5 PR Commandments Every Startup Should Live By

Observe these basic and fundamental rules to avoid common PR sins.

  1. Write nauseating, lengthy email pitches that could rival a trilogy.

    In today’s short attention span theater, where 140 characters is acceptable banter, most members of the press are refreshed by pitches that succinctly get to the point. As Derek Halpern, the creator of Social Triggers suggests, “bridge the information gap.”

    Lifehacker.com writer Craig Jarrow, author of Time Management Ninja, further explains, “One of the top reasons your email isn’t getting read is because it is too long… As people are fighting to get their inbox to empty, the last thing they want to do is read a multi-page rambling email.” Instead, keep it short, focus on one compelling point, include relevant links and inquire if there’s interest.

  2. Pitch media outlets without understanding their audience.

    Don’t ruin your first impression. Always target media outreach efforts. For example, if you own a career site and send a pitch to a business magazine with a readership of small business owners, don’t send pitches on “How to Land the Perfect Job.” It’s considered irrelevant and if you persist, you may be deemed irrelevant as well.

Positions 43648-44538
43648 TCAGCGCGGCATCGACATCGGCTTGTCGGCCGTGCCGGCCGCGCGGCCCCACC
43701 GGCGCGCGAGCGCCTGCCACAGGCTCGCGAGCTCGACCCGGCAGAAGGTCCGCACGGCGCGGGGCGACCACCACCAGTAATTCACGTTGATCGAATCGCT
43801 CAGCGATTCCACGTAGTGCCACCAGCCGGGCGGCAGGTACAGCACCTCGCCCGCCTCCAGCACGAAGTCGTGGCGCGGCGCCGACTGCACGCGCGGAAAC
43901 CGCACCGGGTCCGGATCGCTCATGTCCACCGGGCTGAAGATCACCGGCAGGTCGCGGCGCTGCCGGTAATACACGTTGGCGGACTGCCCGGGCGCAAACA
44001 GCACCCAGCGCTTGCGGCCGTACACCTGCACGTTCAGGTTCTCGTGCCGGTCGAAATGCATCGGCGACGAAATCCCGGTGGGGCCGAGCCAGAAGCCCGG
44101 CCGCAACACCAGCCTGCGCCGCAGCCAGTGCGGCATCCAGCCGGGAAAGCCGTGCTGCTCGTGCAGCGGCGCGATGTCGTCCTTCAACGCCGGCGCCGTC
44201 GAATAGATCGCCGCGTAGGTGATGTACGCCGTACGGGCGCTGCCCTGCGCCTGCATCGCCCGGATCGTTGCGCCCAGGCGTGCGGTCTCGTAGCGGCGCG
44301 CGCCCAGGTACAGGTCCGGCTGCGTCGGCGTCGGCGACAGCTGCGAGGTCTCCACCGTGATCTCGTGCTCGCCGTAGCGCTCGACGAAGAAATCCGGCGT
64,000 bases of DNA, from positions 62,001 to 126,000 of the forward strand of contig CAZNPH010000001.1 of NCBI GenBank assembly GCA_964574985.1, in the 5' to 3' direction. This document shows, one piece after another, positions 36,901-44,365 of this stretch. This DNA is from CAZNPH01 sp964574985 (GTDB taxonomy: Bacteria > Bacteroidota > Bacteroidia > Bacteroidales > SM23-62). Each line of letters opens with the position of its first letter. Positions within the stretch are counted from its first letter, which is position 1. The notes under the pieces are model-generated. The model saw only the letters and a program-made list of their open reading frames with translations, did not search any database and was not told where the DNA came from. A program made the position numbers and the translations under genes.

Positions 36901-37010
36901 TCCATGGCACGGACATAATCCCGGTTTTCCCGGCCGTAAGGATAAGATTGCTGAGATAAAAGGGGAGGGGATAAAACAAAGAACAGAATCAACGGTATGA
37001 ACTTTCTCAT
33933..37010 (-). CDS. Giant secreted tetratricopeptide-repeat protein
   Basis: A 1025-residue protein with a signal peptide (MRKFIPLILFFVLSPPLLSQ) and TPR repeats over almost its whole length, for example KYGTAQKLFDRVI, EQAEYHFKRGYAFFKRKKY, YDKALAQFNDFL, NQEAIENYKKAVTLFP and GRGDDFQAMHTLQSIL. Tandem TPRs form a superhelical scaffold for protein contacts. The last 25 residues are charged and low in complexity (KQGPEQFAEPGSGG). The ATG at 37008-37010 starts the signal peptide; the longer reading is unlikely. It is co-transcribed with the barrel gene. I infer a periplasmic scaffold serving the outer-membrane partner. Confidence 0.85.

Instead, take time to familiarize yourself with a particular outlet and target your pitch to their specific needs. “Dear Madam, Sir or To Whom it May Concern” appears lazy, rarely works and almost always receives a click — delete, delete, delete.

  3. Use social media inappropriately to contact members of the press.

    Social media is a great tool to develop rapport with media professionals — when used correctly. For example, it’s not a good idea to tweet media professionals and ask, “Will you write a story on ABC Widgets?” or “Checkout our new album!” (Especially when the journalist doesn’t write for an entertainment magazine).

    Instead seek to build a long-term relationship by following them on various social networks, sharing their content and positioning yourself as an authoritative, trusted and newsworthy brand ambassador.

Do you need access to great public relations advice? If so, visit PRDaily for more newsworthy PR tips.



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